Children sit next to each other on a classroom carpet. One child has her hand extended, thumb raised.

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Paulette Maggiacomo

Paulette Maggiacomo

December 1, 2021

Oh boy, the holiday season is upon us! As you are reading this maybe you went straight to your Emotional State or even down into your Survival State. If we are feeling this as adults, imagine how our children are coping. While we are dealing with the added stress of trying to make everything perfect (this is the time of year when I really dislike Martha Stewart), children are going to school with extra stress also.


Did you know that 50% of children under the age of 5 have spent half of their life with no social opportunities? And yet we expect them to go to school and succeed. I recently listened to a webinar featuring Dr. Donna Housman, founder and CEO of The Housman Institute, and she spoke about The Power of Emotional Intelligence from Birth to Age 8.


Dr. Housman adamantly stressed how powerful teachers are! You are the ones who are guiding our children through this national state of emergency on children’s mental health. You are the ones that can change the trajectory of a child’s mental health! Let’s explore how you may be already doing this and how you can strengthen the skills you already have.


Children are born to learn. Research has shown that 90% of the brain is developed before Pre-K. Every second a million new neural connections are formed in the young child’s brain – if they are not connected by experiences and interactions they will not connect and be lost forever. Each time that you interact with a child, you are helping those neurons connect!


How we manage our emotions is how children learn how to manage theirs. When we take that breath and self-regulate, children are taking it in – we always remember that we have to deal with our state before we can help the child deal with theirs. What else can we do?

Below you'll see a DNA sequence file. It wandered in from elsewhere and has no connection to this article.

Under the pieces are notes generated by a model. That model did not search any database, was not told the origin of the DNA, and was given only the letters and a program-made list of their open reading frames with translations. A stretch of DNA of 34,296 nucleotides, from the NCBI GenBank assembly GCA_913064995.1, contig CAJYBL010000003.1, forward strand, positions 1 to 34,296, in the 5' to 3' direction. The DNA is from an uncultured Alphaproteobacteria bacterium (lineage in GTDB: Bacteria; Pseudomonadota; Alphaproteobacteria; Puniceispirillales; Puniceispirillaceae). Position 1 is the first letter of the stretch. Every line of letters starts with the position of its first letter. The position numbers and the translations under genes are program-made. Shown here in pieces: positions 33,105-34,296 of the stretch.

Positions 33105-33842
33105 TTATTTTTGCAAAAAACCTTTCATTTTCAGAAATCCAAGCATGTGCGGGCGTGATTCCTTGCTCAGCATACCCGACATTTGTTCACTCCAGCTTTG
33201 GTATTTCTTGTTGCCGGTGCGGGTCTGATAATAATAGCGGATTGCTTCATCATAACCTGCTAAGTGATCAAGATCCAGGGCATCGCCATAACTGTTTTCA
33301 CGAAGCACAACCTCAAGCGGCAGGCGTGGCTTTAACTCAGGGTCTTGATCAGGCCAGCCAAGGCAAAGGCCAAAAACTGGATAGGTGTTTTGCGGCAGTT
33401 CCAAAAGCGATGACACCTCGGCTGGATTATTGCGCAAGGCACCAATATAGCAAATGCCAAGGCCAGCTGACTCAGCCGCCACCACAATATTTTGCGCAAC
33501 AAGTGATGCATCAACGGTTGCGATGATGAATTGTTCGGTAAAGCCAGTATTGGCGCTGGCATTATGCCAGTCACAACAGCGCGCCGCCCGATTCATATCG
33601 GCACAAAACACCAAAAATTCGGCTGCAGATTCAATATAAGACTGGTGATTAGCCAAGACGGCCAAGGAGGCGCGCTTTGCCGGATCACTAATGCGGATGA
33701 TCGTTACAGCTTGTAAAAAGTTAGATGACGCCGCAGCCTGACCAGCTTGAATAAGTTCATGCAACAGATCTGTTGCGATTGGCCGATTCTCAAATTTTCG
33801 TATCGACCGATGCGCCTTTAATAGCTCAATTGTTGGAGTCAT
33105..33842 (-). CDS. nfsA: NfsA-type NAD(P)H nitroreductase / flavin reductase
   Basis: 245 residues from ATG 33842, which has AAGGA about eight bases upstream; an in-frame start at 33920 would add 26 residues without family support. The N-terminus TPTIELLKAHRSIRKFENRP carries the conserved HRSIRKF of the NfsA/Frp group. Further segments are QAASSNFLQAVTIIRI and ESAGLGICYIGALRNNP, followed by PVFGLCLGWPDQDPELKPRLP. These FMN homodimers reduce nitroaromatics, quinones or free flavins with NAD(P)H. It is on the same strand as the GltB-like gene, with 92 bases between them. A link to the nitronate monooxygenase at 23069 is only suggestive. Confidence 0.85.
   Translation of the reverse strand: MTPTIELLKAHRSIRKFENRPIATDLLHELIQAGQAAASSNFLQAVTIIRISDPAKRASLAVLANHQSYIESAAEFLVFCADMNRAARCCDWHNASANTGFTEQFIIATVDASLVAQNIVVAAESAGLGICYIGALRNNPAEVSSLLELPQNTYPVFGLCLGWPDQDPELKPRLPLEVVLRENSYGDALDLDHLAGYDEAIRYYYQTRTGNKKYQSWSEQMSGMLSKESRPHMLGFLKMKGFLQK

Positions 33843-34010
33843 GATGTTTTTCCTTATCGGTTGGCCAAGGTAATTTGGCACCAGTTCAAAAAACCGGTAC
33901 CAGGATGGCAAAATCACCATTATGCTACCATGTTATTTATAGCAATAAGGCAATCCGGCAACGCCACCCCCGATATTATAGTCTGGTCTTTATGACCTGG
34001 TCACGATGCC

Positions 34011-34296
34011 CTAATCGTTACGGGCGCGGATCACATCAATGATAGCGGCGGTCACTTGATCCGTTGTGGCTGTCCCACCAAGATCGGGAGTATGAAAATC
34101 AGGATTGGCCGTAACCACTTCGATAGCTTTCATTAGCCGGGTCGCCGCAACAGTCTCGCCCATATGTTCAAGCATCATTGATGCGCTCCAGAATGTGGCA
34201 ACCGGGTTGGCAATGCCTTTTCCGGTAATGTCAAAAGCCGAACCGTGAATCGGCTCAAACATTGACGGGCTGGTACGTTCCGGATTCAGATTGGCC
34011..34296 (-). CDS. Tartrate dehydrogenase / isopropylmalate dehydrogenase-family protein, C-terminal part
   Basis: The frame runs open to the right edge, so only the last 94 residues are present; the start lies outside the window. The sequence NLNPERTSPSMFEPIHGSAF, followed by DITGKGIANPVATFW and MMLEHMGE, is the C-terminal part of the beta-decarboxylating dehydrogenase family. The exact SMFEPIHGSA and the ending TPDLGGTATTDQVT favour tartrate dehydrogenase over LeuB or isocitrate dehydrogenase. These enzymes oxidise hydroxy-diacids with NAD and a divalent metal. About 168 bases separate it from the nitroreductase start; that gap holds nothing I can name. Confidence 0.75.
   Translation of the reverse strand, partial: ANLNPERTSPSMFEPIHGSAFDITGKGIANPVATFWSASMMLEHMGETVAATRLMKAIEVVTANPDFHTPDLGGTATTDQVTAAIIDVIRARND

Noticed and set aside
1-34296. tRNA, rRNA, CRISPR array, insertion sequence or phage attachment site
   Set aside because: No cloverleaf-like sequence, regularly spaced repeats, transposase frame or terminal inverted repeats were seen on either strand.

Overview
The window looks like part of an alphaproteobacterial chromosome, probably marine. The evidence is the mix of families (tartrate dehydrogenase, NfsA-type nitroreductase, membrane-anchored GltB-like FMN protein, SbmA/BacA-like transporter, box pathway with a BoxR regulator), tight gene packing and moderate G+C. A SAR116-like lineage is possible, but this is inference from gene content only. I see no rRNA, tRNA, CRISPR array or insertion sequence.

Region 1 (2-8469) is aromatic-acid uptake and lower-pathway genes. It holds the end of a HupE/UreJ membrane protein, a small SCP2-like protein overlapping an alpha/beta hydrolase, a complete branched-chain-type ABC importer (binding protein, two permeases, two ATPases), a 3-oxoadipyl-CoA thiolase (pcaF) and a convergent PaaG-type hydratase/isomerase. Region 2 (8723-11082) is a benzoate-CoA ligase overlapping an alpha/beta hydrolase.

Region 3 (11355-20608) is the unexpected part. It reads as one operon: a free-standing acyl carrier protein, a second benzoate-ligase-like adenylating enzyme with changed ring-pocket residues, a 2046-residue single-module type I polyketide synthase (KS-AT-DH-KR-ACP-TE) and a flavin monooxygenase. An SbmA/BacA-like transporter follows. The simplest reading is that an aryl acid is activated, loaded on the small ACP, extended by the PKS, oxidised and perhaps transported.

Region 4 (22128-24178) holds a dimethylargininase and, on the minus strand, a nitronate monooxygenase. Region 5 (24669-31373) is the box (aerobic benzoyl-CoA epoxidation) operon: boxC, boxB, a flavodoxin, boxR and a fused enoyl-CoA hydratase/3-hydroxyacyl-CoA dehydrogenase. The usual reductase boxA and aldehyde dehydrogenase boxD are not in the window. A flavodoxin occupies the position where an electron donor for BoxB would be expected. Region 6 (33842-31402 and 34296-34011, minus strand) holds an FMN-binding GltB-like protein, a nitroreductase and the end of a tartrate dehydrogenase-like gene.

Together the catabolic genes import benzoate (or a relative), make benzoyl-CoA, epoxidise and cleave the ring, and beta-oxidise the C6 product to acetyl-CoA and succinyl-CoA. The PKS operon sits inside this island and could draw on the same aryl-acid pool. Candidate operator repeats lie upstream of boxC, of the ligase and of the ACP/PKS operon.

• Model calmness

  • Participate in problem solving

  • Use emotional situations as opportunities to talk about emotions and label them

  • Validate the child’s emotions


In the past scientists have always stressed the importance of a child’s I.Q. Today, the importance of the E.Q. (Social & Emotional Learning Skills) is the focus. Did you know that a child’s E.Q. determines 80-90% of their success in school, their career, and their life? The other 10-20% is determined by I.Q! There is a direct link between emotions and learning.


Dr. Housman spoke about the skills that we can strengthen in children to help them identify their emotions.  

  • Recognition and Identification – labeling the feeling

  • Understanding – what the emotion is you are feeling and naming it

  • Expression – non-verbal (hugs, smiles, frown), verbal (I am…)

  • Regulation – manage & cope with emotions and responses

This reinforces what we learned from Kim Hughes, Conscious Discipline Master Instructor, this past April at our Feel Your Feelings workshop where she introduced the concept of Emotional Intelligence and the Mood Meter tool. The Mood Meter can help all of us identify and name what we are feeling.


In order for a child to be successful and have balance, there must be a positive connection between the teachers, directors, and parents. This collaborative relationship sends a united message for the children by using common language between home and school. Housman used the following correlation: A child cannot balance a 3-legged stool without the other 2 legs. He needs the unconditional love and support of his home family and his school family to succeed.


Are you willing to be that person who models and guides a child and his family to fill their tool boxes with the necessary skills to manage their emotions? YOU are powerful!


During this holiday season please take the time to pause and reflect on what is truly important. Those gifts cannot be bought at a store, they come from your heart.

As always, until next time, I wish you well,

Paulette

The Mood Meter can help all of us identify and name what we are feeling
A child cannot balance a 3-legged stool without the other 2 legs. He needs the unconditional love and support of his home family and his school family to succeed.